I recently visited Ryton Gardens, near Coventry, which is the home of the charity “Garden Organic”. Their wonderful planting of late summer perennials and grasses is left standing over winter and only cut down in the spring. This slide show shows just how effective the use of grasses can be at this time of year.

slide01 slide02 slide03 slide04 slide05 slide06 Ryton Gardens slide08 slide09

Piet Oudolf and Noel Kingsbury, in their book ‘Designing with Plants’ discuss the different shapes of flowerheads and seedheads that can be left over winter to add interest to the winter garden. They list plants that hold their shape well over winter, including Monarda and Phlomis.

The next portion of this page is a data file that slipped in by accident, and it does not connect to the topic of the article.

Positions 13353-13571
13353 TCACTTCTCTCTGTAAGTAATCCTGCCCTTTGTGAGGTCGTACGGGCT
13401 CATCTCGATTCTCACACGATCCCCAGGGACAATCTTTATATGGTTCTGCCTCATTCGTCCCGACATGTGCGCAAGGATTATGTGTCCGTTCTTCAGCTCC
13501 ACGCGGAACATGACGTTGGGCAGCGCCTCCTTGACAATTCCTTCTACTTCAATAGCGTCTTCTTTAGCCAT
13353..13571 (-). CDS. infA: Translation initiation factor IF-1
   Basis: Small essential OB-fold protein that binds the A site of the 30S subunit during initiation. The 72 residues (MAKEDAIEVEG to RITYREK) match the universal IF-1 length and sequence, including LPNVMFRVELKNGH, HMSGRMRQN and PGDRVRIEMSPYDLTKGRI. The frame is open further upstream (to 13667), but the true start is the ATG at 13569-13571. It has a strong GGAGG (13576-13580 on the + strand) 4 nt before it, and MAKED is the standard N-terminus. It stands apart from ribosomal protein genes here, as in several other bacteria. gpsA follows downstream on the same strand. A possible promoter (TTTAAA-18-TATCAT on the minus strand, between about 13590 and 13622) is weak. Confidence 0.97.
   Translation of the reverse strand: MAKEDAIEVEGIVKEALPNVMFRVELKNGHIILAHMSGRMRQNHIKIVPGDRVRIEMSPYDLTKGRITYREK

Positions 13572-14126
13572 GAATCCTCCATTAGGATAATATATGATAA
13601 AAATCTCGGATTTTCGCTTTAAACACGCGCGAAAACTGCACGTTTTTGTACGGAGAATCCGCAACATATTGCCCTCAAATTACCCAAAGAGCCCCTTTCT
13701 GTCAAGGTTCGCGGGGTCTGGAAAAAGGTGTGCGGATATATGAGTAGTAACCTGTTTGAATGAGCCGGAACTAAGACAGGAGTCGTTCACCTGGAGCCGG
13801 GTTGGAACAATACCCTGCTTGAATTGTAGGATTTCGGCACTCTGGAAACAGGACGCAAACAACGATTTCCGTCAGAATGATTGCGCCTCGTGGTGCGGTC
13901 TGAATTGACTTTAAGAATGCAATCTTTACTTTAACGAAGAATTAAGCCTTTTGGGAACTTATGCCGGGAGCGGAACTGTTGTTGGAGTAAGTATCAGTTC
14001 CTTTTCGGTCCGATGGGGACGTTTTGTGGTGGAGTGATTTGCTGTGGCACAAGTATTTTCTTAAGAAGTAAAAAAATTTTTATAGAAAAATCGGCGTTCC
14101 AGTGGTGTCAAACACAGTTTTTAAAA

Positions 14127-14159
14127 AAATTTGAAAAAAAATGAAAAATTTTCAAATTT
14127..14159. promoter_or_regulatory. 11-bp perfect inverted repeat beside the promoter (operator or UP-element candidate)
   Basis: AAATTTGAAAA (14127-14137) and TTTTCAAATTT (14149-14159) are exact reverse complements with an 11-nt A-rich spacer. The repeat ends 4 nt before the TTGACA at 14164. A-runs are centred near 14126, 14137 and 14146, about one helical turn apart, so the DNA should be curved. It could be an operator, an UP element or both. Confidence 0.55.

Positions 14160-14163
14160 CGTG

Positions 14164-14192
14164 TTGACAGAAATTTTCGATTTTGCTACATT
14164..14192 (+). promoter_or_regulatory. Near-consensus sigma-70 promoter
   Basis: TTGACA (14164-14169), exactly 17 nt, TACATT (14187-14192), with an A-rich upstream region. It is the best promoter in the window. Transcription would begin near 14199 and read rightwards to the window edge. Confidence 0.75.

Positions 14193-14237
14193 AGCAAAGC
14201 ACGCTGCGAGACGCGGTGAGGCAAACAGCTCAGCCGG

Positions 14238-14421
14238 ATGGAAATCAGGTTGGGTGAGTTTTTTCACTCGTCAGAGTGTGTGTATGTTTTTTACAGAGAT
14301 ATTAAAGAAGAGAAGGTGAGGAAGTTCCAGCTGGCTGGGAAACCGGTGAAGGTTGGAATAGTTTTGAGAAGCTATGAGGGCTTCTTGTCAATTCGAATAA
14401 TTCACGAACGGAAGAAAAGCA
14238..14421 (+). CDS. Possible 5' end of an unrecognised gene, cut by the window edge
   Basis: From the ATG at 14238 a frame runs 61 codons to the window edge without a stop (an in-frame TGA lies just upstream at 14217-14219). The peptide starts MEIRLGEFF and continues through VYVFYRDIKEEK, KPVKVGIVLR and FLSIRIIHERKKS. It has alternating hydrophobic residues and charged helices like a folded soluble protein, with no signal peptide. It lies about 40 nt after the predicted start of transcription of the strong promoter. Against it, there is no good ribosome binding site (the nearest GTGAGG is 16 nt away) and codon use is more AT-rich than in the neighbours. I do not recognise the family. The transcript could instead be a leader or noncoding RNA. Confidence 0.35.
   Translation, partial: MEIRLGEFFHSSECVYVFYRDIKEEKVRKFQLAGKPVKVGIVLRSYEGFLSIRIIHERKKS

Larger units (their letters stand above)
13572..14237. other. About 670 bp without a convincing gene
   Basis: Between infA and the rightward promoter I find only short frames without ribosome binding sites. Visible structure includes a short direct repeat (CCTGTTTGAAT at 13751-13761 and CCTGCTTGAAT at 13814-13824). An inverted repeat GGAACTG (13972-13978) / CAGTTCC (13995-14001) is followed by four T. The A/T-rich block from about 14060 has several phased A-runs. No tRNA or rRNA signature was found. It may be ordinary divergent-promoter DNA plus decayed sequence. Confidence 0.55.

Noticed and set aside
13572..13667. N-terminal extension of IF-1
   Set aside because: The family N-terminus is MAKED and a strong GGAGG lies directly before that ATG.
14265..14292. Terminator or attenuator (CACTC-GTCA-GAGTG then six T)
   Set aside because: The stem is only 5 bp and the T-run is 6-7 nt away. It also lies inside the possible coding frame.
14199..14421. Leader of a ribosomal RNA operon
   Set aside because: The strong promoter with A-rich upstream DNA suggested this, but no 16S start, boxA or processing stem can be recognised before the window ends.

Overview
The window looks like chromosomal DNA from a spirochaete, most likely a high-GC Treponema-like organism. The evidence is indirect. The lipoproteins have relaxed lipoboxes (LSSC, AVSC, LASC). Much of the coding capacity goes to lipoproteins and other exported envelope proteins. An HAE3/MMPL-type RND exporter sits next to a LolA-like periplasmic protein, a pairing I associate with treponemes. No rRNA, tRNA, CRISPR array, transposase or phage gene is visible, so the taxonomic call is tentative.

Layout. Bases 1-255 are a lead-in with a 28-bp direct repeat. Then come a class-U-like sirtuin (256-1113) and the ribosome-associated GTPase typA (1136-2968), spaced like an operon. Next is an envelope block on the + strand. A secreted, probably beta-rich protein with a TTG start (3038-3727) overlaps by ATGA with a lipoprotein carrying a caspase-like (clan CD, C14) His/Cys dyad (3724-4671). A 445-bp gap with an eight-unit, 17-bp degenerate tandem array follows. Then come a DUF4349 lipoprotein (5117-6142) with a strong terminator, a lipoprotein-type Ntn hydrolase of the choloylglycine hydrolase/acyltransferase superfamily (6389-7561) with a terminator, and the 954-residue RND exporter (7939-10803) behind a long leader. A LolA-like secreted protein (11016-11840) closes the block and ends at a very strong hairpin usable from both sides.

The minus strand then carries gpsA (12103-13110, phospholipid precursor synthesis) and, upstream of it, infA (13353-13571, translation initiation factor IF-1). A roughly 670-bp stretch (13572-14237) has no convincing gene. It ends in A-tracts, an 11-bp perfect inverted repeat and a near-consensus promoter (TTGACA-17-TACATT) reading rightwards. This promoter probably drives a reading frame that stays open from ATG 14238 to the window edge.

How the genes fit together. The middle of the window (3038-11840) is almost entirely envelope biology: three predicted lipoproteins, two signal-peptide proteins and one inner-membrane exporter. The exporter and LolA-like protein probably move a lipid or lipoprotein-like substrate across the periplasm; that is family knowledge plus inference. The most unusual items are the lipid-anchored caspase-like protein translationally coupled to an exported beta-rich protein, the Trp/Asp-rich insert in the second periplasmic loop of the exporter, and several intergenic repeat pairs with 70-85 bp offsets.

But leaving perennials and grasses to stand over winter is not just an aesthetic decision, it is better for the plant and better for wildlife. In the case of grasses, the plant may well die if you try to move it or cut it down in autumn – the golden rule for grasses is “leave it alone until spring”. For perennials, the dead leaves above ground offer the plant some protection – like a blanket, from the worst of the winter cold and may well help it to survive and grow well the following year. The dead foliage is also where a lot of insects and spiders overwinter. Last year (2011), I remember there being masses of ladybirds hibernating in the dead foliage. This year ladybirds are much thinner on the ground, but even more reason for us to leave places for them to overwinter. If you want to manage the garden organically these insects are essential. Each plays its part in the food chain – wasps eat caterpillars, ladybirds eat greenfly, slugs and snails provide food for birds. Seedheads rosehips, haws and berries that are left over winter provide essential food for birds in this lean time. Leaves that are left on the ground are taken down into the soil by worms where they enrich the soil, and hedgehogs hibernate in piles of leaves beneath hedges. So the message is, if you want wildlife in your garden, don’t be too tidy at this time of year. For more information about how to make your garden wildlife-friendly read Chris Baines’s fabulous book “How to make a Wildlife Garden” published by Frances Lincoln.

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